View Full Version : Remington 870 Express Rusting

December 9, 2005, 07:26 PM
I've got two Remington 870 12 ga. pumps. One is in the shiny-blue, that I've had for twelve years, which looks like new. The satin-blue Express is only a year old, and only used once, but is rusting no matter how much I clean or oil it. Every time I take it out of the case, the finish shows more rust, even after swapping cases. It has an extra slug barrel, which is rusting even faster. I've thought about selling this gun, but it's looking like I'll have to refinish it first. Is this a known problem with the satin finish?
Thank you

December 9, 2005, 08:01 PM
treetop1a, Sorry I cannot offer a possible reason for your rusting, but can tell you of my experience. I have had an 870 12 ga purchased in the 70's in standard blue, which has not had any rust appear on it. I have had an 870 express in 20 ga with the matt blue finish for close to 10 years and I purchased it used. I have shot it many times, and have not had any rusting problems, even when I have had it in a case for a couple days, which I normally do not do. Hopefully the guru's can offer you a possible solution, as I really like the express version and the matt finish on my 870.
good luck

Harry Bonar
December 9, 2005, 08:18 PM
Dear Shooter:
The most natural thing for steel to do is rust! I mean OXIDIZE.
There isn't anything in the steel analysis that can cause this. It has cause. It must be found.
Are you using sheepskin cases - that will do it.

Get a "RIG-RAG" sheepskin wipe with RIG in it and treat it.
Also, if you have alot of acid in your system (my grandson can stain stainless steel!!) as you put your gun away it can cause this; but, a question: does the bore of the gun rust also? If not you've got your answer!
Hope this helps Harry B.

December 9, 2005, 08:44 PM
The rough blue Express finish does have a reputation for rusting rather easily.

There are a number of methods of stopping it, but as above, NEVER store any gun in a gun case.
These are really TRANSPORT cases, and whether lined with sheep's wool or silicone treated liners, they are notorious for causing guns to rust.

To prevent further rust, you can do what many duck and goose hunters do, and apply a heavy coat of wax to the metal.
Many use ordinary Johnson's Paste Wood Floor Wax.

Simply apply a thick coat, warm up with a hair dryer until it melts and "soaks" into the metal, then lightly wipe off the excess.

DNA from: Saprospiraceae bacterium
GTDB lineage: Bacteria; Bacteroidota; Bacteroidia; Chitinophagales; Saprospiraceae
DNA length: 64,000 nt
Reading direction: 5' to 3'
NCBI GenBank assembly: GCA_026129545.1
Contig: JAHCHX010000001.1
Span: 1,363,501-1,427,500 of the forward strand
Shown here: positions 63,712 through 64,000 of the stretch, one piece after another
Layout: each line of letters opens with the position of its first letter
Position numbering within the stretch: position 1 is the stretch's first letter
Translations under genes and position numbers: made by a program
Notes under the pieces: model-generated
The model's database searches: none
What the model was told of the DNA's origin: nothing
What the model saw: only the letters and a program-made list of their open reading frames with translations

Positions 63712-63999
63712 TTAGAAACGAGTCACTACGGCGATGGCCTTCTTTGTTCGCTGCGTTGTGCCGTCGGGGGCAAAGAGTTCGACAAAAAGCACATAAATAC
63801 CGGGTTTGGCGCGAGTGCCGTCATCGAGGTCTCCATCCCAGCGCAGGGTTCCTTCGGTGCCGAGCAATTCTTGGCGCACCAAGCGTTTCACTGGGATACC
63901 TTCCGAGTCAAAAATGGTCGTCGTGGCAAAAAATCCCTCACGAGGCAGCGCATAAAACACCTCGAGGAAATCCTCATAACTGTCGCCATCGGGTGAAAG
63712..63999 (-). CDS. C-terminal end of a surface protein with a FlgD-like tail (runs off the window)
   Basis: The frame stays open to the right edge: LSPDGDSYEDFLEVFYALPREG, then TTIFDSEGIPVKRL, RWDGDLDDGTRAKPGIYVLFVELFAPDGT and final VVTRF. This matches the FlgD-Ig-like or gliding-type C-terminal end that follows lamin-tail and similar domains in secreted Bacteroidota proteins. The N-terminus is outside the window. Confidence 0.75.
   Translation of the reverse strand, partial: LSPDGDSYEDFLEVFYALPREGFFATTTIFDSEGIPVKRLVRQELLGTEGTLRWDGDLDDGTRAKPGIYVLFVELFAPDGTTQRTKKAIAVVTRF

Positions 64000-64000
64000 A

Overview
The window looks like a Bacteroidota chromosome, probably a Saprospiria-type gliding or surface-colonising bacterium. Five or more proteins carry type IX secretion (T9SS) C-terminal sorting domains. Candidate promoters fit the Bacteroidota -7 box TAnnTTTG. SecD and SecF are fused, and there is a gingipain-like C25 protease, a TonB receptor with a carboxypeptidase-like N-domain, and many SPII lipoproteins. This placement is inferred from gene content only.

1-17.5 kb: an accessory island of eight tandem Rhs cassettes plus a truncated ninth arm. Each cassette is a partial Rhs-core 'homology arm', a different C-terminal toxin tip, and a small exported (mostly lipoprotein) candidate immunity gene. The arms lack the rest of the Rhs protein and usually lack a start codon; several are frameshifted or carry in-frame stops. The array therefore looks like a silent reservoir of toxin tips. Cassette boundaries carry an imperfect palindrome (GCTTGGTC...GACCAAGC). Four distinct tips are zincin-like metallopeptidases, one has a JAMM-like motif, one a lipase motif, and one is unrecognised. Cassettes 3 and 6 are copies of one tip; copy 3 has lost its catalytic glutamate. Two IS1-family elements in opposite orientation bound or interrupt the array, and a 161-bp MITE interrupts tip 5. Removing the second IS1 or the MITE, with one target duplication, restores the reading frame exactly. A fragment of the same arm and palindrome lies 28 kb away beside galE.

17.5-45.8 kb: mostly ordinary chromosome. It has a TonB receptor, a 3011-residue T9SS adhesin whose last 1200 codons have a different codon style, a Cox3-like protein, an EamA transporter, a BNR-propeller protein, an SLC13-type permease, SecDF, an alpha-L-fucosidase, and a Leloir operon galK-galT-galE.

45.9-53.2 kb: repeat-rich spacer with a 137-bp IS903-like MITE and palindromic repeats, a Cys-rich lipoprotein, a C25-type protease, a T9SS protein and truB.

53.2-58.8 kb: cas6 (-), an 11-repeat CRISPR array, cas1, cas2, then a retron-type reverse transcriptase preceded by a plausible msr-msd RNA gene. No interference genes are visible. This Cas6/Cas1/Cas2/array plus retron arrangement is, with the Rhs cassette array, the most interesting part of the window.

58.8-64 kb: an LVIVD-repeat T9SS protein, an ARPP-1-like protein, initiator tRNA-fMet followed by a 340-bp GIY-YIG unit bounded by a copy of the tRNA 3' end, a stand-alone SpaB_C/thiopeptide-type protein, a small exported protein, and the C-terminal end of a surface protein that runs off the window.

Another very good method is to disassemble the gun and spray it dripping wet with a good rust proofing lube like CLP Breakfree.

Allow to soak for 10 minutes or so, wipe down and reassemble.

The CLP will dissolve any old lube and will impregnate the rough finish with one of the best rust proofing lubes made.

Every time you handle the gun, before putting it away, wipe the gun down with a little CLP on a clean patch.
The CLP will build up a layer of Teflon on the metal and will do an excellent job of preventing rust.

December 10, 2005, 10:02 AM
treetop1a, another thought and actually a question to the group. If it is not you, as mentioned above, i.e., in your body system, could it be chemical contamination,left over bluing chemicals. I used to refinish furniture, and some of the stripping chemicals could not be washed off, but had to be neutralized and remained until they were neutralized. Could this be a similar chemical type action? I saw an old "kink" in Brownells gunsmith kinks 4, (pg 151), stopping after-rust with baking soda neutralizing solution. He used 2 tbls of baking soda to one qt of warm water. Rinsing the areas of rust, drying and then warming to about 150 F and then coating with a good gun oil or rust inhibiting grease.
again good luck

December 16, 2005, 02:03 PM
I have an Express, as does my niece. Same ugly over-blasted surface, but no rust issues. My opinion now, based on observing this phenomenon on these two shotguns, is that the orange-brown stuff is creep from the bluing process. Regular cleaning will eventually neutralize this, and after a while it disappears. One area in particular where this creep is evident is the inside of the mag tube. Take a new Express and swab the inside with Hoppe's, and you'll see TONS of orange-brown junk residue, but the metal will be shiny after the swab, with no evidence of actual corrosion.

BTW, my blued Police Magnum, when new, had all these pseudo-rust pseudo-problems, i.e. salt creep, just like and no less than the Expresses in my family's possession. Since the preponderance of PMs are parked, hence no bluing salt creep, you hear little or no talk about "rust" issues on these models.

Just my opo

December 16, 2005, 03:37 PM
my suggestion is to take a good whiff of the gun case you store it in. I concure they are not storage cases but peple do that, my guess is that a good whiff will get you animal urine, either cat or dog and they peed on the case. Animal urine will cause rust faster than almost anything I have run into and cat urine will cause rust a long time even after it has dried. It seems to attract moisture and just make it nasty. just a thought...

December 23, 2005, 07:31 PM
are you storing it in some kind of case
you should spray it down real good with rem oil

December 24, 2005, 09:31 AM
Go to the hardware store, get a can of Krylon flat black and two cans of non-chlor brake cleaner. Strip the wood off, degrease and paint the gun. Rust stops there, and if it gets dinged up a lifetime of touch-ups is still left in a $4 can of paint.

All the other solutions offered above work well short term, but in a hard use gun the paint is what finally stopped rust dead.

December 27, 2005, 08:49 AM
Send it to www.apwcogan.com for a never-rust finish :D